June 3, 2016
St. Charles, IL
When I saw this show listed I had to question the order of the bill.
Both acts were key elements in establishing the L.A. metal movement of the 80's. Ratt had a huge hit with "Round And Round," and Quiet Riot was responsible for, arguably, the greatest metal anthem of all-time with "Metal Health (Bang Your Head)". And, although I might even enjoy the overall Ratt catalog a bit more than the Quiet Riot catalog, I had trouble calling Quiet Riot a "special guest." And after I saw the lineup that Ratt was bringing to the stage, I had trouble calling them Ratt. Drummer Bobby Blotzer is the lone rock ranger of the Ratt army, with everyone except bassist Robbie Crane being a new recruit. You really couldn't be sure that the band was still going to be able to call themselves "Ratt" by the end of their set. Let the lawsuits commence.
Many would say that Quiet Riot is in the same lake, if not the same boat. You could say drummer Frankie Banali is the only one left from the classic lineup, but if you look deeper you'll find more. Bassist Chuck Wright plays bass on two tracks from the band's classic Metal Health record, with one of them being the iconic title track. Wright has been an on again-off again member of Quiet Riot for more than 30 years, with a majority of those years in the "on again" position. In my eyes, that makes him a key member of the classic lineup. Current guitarist Alex Grossi has been rocking with these guys for more than 10 years now, and has more than comfortably settled into his role. Quiet Riot has taken a beating in the past for churning out singers faster than Simon Cowell, and Jizzy Pearl is the latest in line. Pearl has been around for about three years now, and he seems to be the most successful fit since the loss of Kevin DuBrow. Not to mention, this is a guy that hung himself from the "Y" of the Hollywood sign like some rock and roll Christ. It don't get more metal than that.
Yes. This is Quiet Riot now. This is not a fly-by-night outfit that was assembled in a pinch. This lineup has been carefully assembled and they come well rehearsed.
As Quiet Riot takes the stage and teases the rowdy crowd with the opening chords of "Metal Health (Bang Your Head)," they take a sharp turn into "Run For Cover". They looked and sounded like a band with a legacy to uphold, with chops to deliver on that daunting task. As the band ran through an abbreviated set of all their greatest hits, which included "Cum On Feel The Noize" and "Slick Black Cadillac," they really were firing on all cylinders. Chuck Wright laid down his boogie woogie thump, Grossi nailed every solo with a feverish respect, and what Pearl lacks in vocal tone he more than makes up for in strength and stage presence. Banali was, of course, the tremendous powerhouse you would expect him to be. He's one of those guys that's just always "on." Not too many guys do what he does with a such a minimal set of tools. His Bonham-like setup is one of the smallest in the business, and it sounds like one of the biggest. It's what he does.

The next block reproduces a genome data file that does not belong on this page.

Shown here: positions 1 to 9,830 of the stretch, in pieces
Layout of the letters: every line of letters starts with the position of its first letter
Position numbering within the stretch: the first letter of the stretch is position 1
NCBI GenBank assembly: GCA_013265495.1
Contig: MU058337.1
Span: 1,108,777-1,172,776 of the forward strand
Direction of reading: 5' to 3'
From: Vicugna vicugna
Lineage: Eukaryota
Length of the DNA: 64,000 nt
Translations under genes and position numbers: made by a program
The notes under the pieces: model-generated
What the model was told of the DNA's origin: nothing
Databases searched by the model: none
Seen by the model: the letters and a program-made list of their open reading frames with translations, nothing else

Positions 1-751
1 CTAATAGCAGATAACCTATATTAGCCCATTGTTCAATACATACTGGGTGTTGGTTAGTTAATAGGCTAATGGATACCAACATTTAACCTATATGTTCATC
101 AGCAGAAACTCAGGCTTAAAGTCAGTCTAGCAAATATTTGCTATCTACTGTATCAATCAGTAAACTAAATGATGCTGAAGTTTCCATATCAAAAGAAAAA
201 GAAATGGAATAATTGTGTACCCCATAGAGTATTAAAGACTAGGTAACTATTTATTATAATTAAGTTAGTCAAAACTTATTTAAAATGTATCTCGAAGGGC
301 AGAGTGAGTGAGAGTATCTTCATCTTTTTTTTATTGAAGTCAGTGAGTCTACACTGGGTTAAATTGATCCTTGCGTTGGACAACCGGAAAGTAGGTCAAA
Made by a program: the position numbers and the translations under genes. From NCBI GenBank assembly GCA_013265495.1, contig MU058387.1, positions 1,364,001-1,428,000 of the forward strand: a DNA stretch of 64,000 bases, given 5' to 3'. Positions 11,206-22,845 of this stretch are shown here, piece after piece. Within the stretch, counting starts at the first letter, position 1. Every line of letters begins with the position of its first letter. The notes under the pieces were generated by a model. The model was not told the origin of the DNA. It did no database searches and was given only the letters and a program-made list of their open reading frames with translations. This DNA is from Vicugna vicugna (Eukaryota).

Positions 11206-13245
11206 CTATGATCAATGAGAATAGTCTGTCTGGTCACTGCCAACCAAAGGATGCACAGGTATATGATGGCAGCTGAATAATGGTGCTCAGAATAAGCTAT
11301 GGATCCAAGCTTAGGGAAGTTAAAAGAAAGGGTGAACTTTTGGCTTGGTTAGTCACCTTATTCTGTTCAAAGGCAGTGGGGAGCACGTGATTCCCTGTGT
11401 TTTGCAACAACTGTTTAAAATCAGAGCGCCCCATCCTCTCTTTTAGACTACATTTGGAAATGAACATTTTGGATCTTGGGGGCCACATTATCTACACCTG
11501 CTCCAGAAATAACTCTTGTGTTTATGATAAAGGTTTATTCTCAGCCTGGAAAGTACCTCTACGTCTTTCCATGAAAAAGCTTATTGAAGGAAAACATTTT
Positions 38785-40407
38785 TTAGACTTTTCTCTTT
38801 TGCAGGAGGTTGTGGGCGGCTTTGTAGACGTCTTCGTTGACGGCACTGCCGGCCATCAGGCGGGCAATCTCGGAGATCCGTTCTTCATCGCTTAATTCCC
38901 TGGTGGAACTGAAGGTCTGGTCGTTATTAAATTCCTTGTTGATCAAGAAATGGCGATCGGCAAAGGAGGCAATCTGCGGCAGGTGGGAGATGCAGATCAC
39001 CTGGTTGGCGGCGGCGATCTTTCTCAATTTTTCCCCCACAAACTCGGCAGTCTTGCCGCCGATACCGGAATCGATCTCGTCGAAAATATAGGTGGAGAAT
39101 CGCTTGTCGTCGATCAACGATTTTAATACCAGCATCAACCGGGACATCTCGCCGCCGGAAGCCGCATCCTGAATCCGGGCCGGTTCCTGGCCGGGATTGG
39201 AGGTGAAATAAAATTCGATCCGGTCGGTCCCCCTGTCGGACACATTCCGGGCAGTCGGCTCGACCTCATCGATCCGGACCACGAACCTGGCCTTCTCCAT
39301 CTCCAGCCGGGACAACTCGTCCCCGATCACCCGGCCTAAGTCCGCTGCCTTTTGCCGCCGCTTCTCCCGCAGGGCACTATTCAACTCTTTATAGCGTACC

The band was a tight unit, evidenced by the crowd commentary once the lights went up. Comments like "Quiet Riot kicked ass" and "Those guys still rock" echoed throughout the venue.
I have to say, going into the Ratt set I wasn't expecting too much. Drummer Bobby Blotzer was not a key songwriter in Ratt, and with the exception of longtime member Robbie Crane, he was assembling a very fresh lineup. I expected them to sound a little loose. I expected the solos to be unrehearsed and vague. What I got was quite the surprise. It wasn't Stephen Pearcy on vocals, but it was good. It definitely wasn't Warren DeMartini on guitar, but the riffs and the solos were pretty well done for the most part. Blotzer seemed to be having fun behind his kit, stopping and starting his young band with cymbal chokes every chance he got. This band was definitely sharp for barely knowing each other's names.
The setlist ran through most of the classic tunes. I was hoping for a few more from the first two releases, say perhaps "You Think You're Tough," "Tell The World" or "Morning After," but the set coverage was more than adequate. Toward the middle of the set Blotzer came to the front of the stage to talk to the happy fans. He came across like an excitable 12-year old, which is a good thing as long as you don't have to work with him, right? His reminiscing about local venues of the past and his love for playing Chicago was met with the expected primal cheers.
My favorite moment in the set came when they did "Way Cool Jr." with a nice and slow, dirty blues intro. It really set the tone for the tune, which is probably my favorite of the Ratt catalog. The dedication of "Closer To My Heart" to late Ratt guitarist Robbin Crosby was a sweet moment, but the band got lost with what seemed like a different arrangement of the song with a slower tempo. But for the most part, the opening riffs to the Ratt classics like "Lack Of Communication" and "You're In Love" were sharp, and the solos were usually pretty true to their original form.
I say this, and I mean it in the nicest way -- this is probably the best Ratt tribute band out there. Put Blotz and his new crew (let's call them "Ratt," as long as it's still legal to do so) in the "special guest" slot, and give the headbangin' boys that make the Noize about 30 or 40 minutes more time in the headlining slot, and you'd have yourself a pretty damn good rock show.